This page contains transcriptions of some of Casey Wood’s correspondence and notes on others that contain information about his collections. It is not intended as a comprehensive calender.

Osler Library manuscript BO 7638 is the ola (palm leaf manuscript) containing the Yogaratanakara. The case also contains the following letters, written from Sri Lanka in the mid-1920’s:

Casey Wood to Lady Osler, Suisse Hotel, Nov 30, 1925

Dear Lady Osler,

My family & I have been lingering on this delectable Island for nearly a year – several months longer than we originally intended to stay. The charms of climate, people, flora, & fauna are too seductive for us to resist, so instead of going to Kashmir to spend this past summer we do not leave until next July, for the summer (in the Vale) of 1926.

I have taken advantage of an acquitance with several Ceylon archaeologists and students of Sinhalese literature to make collections for the various libraries and museums of McGill, and among them ^have secured quite a bit of^ medieval and modern olas (Mss.) on medicine. The latter are becoming very rare but with time & patience ^(and some money)^ I have with the aid of friends, got together a fine series of Mss. in Sinhalese, Pali, Sanskrit, & Burmese – probably all the ordinary and some of the rarer treatises on Eastern medicine & surgery. As two of these early handbooks contain the first mention of some tropical diseases, I write to say that if Sir William’s Library has some of them I shall be glad to contribute one or two more – if you will let me know.

If he has any olas & you can give me their titles I shall probably be able to add one or two not in the Library. Meantime, I am sending you ^herewith^ a copy of a short paper, written at my suggestion by an authority on Sinhalese medical history & literature, on the subject of Ceylon olas.

I was much pleased to hear to Sr. Archibald [Mallack’s] appointment to the N.Y. Academy of Medicine Library. I think both parties to the arrangement are to be congratulated and I have so written him.

In this out-of-the-way place it takes months to forward mail matter. Hence it is that I have just finished Harvey Cushing’s remarkably able & most interesting Life. To my mind it will long endure ass among the delightful, finished and exceptional biographies of this century. It is extensive but not tiresome, extremely interesting without being sensational and in its pages the W.O. we all loved so well stands dress in familiar flesh and blood.

Dr. George Simmons & his niece accompanied us last autumn through India & Ceylon, and are now on their way to Egypt & South Africa. We hope they will join us in Kashmir where we have engaged a couple of houseboats on the Thelum & later to camp for a couple of months in the Himalayan Foothills.

Our niece, Marjory Fyfe, is with us from Los Angeles, so we expect to have a jolly party & to see plenty of birds & flowers.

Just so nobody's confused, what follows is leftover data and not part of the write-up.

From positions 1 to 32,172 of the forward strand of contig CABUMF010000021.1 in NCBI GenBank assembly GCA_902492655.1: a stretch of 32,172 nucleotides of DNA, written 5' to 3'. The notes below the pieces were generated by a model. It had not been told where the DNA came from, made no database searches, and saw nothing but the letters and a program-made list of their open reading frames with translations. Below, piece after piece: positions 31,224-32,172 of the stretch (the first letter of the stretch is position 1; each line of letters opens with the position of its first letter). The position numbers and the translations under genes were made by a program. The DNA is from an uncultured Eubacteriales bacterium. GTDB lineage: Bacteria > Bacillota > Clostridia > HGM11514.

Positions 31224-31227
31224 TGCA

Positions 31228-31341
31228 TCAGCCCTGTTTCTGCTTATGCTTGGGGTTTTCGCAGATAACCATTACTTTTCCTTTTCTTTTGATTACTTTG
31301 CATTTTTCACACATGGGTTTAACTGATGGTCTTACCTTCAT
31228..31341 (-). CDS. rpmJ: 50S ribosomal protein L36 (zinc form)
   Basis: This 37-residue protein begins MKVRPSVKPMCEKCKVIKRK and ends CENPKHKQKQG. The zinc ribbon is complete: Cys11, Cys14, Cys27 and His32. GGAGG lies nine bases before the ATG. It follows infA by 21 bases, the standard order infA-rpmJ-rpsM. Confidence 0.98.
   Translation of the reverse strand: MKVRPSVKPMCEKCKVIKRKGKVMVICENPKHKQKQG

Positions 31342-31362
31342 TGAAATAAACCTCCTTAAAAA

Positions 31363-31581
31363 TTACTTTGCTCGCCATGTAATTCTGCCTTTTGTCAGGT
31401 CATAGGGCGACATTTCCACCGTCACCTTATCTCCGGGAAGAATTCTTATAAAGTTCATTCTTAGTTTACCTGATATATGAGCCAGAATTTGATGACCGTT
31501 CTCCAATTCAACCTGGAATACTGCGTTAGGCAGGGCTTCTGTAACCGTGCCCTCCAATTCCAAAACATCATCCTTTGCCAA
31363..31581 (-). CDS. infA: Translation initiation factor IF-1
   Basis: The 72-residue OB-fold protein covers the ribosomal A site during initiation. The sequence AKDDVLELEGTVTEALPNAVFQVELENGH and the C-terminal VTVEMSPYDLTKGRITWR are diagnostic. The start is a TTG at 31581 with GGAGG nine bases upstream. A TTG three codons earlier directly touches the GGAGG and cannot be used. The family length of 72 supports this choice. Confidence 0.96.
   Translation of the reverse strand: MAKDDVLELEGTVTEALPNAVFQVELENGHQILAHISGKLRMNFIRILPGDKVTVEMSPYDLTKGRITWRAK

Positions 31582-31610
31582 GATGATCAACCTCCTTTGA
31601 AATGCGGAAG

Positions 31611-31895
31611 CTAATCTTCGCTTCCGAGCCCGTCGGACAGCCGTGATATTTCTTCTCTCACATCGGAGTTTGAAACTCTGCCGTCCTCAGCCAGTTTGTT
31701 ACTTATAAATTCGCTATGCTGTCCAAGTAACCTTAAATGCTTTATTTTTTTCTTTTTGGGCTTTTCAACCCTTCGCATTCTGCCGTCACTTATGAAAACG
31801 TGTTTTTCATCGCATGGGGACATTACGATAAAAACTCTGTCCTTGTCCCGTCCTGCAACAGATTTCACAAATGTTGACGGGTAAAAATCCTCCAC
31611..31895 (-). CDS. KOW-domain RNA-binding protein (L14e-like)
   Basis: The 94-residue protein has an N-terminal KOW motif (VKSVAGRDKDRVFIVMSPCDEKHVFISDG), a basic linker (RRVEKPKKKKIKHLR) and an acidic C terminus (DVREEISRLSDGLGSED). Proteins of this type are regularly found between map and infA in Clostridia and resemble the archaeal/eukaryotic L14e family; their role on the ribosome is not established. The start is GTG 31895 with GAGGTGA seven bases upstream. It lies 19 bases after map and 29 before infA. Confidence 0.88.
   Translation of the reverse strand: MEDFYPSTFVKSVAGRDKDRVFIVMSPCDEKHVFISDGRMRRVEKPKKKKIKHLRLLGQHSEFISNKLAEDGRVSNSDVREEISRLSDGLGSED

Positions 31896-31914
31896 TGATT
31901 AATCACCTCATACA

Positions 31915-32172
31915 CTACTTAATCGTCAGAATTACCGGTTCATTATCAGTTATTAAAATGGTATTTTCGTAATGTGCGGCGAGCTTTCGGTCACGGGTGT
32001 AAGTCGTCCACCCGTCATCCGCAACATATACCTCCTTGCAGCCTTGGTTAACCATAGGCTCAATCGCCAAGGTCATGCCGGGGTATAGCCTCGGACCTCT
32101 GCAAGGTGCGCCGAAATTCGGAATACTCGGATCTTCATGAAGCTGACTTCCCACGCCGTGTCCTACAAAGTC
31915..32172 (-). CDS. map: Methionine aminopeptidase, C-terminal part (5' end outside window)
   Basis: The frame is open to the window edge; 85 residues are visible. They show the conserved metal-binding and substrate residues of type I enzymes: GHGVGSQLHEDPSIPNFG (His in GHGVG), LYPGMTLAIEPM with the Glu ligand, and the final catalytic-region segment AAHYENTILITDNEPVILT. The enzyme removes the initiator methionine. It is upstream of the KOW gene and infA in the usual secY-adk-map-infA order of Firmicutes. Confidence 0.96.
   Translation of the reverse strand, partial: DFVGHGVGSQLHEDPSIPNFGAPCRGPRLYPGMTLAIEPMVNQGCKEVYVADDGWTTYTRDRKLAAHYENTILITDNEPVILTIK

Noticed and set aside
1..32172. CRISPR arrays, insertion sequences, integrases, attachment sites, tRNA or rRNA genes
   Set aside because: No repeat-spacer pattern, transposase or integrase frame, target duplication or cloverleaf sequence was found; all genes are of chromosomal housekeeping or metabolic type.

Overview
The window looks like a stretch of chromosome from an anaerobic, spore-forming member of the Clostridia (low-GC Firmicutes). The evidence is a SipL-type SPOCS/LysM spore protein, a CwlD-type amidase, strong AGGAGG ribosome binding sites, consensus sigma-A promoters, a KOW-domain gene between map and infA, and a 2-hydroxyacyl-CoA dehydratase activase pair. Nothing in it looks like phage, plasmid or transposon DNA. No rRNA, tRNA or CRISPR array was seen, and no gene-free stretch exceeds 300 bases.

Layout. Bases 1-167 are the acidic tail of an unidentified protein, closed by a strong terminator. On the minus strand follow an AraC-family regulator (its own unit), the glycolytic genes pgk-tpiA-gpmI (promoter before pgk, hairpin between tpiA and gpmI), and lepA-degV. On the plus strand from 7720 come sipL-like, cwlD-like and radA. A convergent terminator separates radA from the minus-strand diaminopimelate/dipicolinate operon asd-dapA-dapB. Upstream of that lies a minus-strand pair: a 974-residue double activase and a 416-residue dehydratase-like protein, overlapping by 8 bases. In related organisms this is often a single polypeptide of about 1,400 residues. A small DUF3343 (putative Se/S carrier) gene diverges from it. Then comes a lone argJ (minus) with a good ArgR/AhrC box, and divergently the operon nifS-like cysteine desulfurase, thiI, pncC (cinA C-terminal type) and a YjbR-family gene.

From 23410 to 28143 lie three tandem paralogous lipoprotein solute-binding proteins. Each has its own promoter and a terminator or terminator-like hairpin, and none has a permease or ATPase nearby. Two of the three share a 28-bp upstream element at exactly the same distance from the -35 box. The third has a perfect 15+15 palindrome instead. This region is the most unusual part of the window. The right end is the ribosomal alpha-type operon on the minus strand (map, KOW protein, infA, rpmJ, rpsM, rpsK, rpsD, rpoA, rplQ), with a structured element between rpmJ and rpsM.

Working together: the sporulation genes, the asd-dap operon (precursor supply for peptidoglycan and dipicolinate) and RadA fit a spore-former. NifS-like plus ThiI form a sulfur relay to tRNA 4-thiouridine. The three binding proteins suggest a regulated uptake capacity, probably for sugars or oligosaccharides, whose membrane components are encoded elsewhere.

My wife joins me in best wishes for Xmas & the New Year, and I remain

Very sincerely yours,

Casey A Wood

The draft article by Nell is enclosed with this piece.

The second letter follows:


After Jan 1st, 1926, our address is

House Boat ‘Bendemerr’

Srinagar, Kashmir,

North India


Lady Osler,

13 Norham Gardens,

Oxford, England


Dear Lady Osler,

About a year ago, when I first began to collect various items for the McGill Libraries and museums, I asked the expert on OLAS at the Colombo Museum to watch out for a complete copy of the YOGARATNAKARA (early 16th century treatise on AYURVEDIC MEDICINE in Pali-Sinhalese) because, according to Attygalle, it is the first publication to mention Yaws (under the native name Parangi) and to prescribe treatment for that rare tropical disease. I though[t] that if I could find an entire copy of that rare Book-Manuscript (excerpts from the quatrains and partial copies are not uncommon, although really old Sinhalese Olas are getting scarce in Ceylon) it might aspire to a place in the Osler Bibliotheca Prima. Much to my joy, I heard from the Museum that they had secured it for me (in one of the monasteries) an absolutely full copy (dated 1719 AD) and in good condition of the TREATISE. It is covered in one book-mass of 390 leaves – 780 pages.

I have taken the liberty of noting briefly on the tag that accompanies the package which I am mailing you by Intern. Parcel Post. I am sending it without waiting for a reply to my letter to you of Nov. 30 as we are leaving Ceylon somewhat earlier than we first intended.

I may add that the YOGARATNAKARA is described pretty fully in Oriental medical literature, and a brief account in English is given on page xviii of J. Attygalle’s Sinhalese Materia Medica, Colombo, 1917. If it should happen that the Ostler collection already has a copy of this MS., it can be passed on to the general medical collection of McGill. That library already has an incomplete copy (which I gave them in despair of ever finding a complete specimen) which they might in turn present to some ^other^ Canadian medical library.

We have just heard, to our great satisfaction, that the BIOGRAPHY has just gone to a third edition – wonderful but not surprising! I have dropped H.O. a note of congratulation.

I remain,

sincerely yours,

Casey A Wood

Wrote Feb 5th



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